Sorry about this very very basic/beginner question...
but is there a link or documentation someone can point to where I can read
about how oracle on docker is going to make things so drastically different
for developers/any organization? what was missing all these days and why is
this such a big deal..
I am trying to still get a grasp at things & want to understand the high
level difference between
- editioning feature that comes as part of db
- vm ( each developer runs his own db to do unit test)
- multi-tenant ( developer can own a copy of prod db.. in isolation where
things can be tested )
- application container ( 12.2)
now docker ( where entire stack is in a container)
Thanks in advance.
On Sat, Apr 22, 2017 at 11:25 AM, Ryan January <rjanuary@xxxxxxxxx> wrote:
That's certainly an understandable position. Continuing with the
assumption that AIX, HP-UX, and Solaris all vanish. Docker is not Linux
only. Docker on windows is currently an option
windowscontainers/quick-start/quick-start-windows-server. Would I use
it, probably not. I'm not a fan of windows in the first place. Not
relevant to the Oracle discussion, but not only does Microsoft have docker
images for MS SQL server, they beat Oracle to that punch.
The only thing I can say is that I'm glad Oracle is giving those with a
more progressive attitude more options. Conversely; it's also great
they're not changing things for people that want to wait for the next
thing. The OUI is still the OUI, nothing has changed there. It's my
opinion that the less I see it the better. For me it's wasted cycles I
should spend making progress with the business.
I've (both personally and within business) been focusing much less on
Oracle in the past few years. The decision is multifaceted, but one large
reason is that they've not been what I would call cloud friendly.
(Obviously barring the Oracle cloud which is a completely different
discussion) It's not perfect, but this is positive visible progress. I
can already think of areas in which this is a viable option for me. I'm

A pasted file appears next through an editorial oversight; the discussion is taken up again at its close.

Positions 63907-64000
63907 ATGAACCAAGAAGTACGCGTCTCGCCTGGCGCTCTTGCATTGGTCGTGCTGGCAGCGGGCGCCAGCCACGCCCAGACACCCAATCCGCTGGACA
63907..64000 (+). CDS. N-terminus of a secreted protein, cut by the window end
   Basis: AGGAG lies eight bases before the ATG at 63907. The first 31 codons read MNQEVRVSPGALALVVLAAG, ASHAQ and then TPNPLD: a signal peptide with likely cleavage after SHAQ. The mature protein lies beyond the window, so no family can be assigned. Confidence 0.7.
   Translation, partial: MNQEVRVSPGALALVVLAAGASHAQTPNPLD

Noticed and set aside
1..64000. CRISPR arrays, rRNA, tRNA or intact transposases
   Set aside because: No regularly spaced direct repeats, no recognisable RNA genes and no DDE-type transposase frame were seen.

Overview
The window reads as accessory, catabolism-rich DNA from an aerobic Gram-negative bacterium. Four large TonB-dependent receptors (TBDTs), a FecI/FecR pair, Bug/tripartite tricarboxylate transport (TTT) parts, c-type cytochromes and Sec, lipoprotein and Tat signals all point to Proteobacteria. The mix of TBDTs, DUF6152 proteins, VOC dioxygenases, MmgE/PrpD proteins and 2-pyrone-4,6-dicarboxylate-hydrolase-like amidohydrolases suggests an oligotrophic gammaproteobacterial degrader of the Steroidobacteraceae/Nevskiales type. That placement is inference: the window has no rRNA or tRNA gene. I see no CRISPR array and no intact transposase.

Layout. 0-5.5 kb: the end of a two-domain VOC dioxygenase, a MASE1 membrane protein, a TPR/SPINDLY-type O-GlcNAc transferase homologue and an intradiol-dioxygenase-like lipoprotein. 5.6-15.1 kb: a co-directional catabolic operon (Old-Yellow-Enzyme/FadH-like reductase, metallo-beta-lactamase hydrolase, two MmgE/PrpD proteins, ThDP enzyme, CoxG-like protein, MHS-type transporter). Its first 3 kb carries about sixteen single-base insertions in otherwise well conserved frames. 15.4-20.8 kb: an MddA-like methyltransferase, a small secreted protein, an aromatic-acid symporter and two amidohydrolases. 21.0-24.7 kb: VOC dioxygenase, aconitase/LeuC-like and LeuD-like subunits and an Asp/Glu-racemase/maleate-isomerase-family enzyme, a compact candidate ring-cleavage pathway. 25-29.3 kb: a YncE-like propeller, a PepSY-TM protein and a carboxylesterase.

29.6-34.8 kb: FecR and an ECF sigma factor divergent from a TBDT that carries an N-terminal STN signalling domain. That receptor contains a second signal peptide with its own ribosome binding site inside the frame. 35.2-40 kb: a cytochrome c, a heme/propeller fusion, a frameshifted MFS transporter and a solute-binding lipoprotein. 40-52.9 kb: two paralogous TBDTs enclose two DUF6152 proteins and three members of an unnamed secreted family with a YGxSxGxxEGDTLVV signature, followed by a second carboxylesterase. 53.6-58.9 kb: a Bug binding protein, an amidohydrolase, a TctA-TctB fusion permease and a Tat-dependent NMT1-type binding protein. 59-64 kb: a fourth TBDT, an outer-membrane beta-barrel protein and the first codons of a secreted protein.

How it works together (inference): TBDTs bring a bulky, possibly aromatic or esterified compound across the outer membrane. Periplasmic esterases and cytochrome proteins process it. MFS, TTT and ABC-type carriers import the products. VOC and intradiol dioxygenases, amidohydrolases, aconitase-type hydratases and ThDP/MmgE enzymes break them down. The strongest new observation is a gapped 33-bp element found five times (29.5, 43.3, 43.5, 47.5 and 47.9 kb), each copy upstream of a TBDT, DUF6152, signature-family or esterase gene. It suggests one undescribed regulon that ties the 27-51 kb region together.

watching with interest.
On Apr 21, 2017, at 11:39 PM, Mladen Gogala <gogala.mladen@xxxxxxxxx>
On 04/21/2017 09:56 AM, Ryan January wrote:
I do think it's fantastic that Oracle is trying to get up to date with
modern deployment practices, getting us freed from the archaic install
Well, that "archaic install process" is necessary if Oracle wants to
support things like AIX, Windows, HP-UX and last but certainly not least,
Solaris. Docker is a Linux-only platform. Sure, AIX, HP-UX and Solaris may
vanish, but I doubt that Windows is going anywhere soon. So let's place
Docker where it belongs: into the Linux world. The future of Docker also
depends on what will the Microsoft do with their database, which is coming
to Linux, this time not as an April fool's joke. If there is a database
with more installed instances than Oracle, that's SQL Server. SQL Server
2016 has a row level locking, in-memory component which holds both row and
column representation of the table in memory, a technology pioneered by
something called "Blu Acceleration" almost a year before Oracle 12c, and
the right to create partitioned tables with no extra license costs and will
be a formidable competitor to Oracle, right from the start. If MS doesn't
do Docker, that will be a big snag for Docker. And it doesn't look like MS
will do Docker. MS chose Ubuntu as their foremost Linux platform and there
is no SQL Server snap available. For those who don't know, snappy is a
Ubuntu version of Docker:
I was looking for a SQL Server snap, because I am running Ubuntu on my
desktop. As a matter of fact, this very message is written on Ubuntu
Any progress is great in my eyes.
It's questionable whether installing Oracle with Docker is a progress. One
size fits all installation will not be as easy to adjust to powerful
machines people usually use as DB servers. I know that Oracle is pushing
Docker hard, but Oracle doesn't have a Midas touch. Some things that Oracle
has bought have turned into mufflers: Hyperion, x10 and WebLogic are prime
examples. I guess it's a different kind of Midas touch.
I'm just looking at it very skeptically before I start talking about it
more with our devs. Is this just a PR spin, trying to get everyone excited
about Oracle cloud?
It may well be the case. Amazon and Azure are far ahead of Oracle in the
cloud game. IBM Bluemix is a very serious competitor, too. I am not sure
that mixing Docker into the Oracle cloud offering will be such a
revolution. It remains to be seen. As opposed to many others on this list,
I am adopting wait and see attitude when Docker is in question. I was once
berated on this list,
by being told that Docker is now a $1G venture. To answer that, I can only
remind people that Lehman Brothers was a $600G venture.
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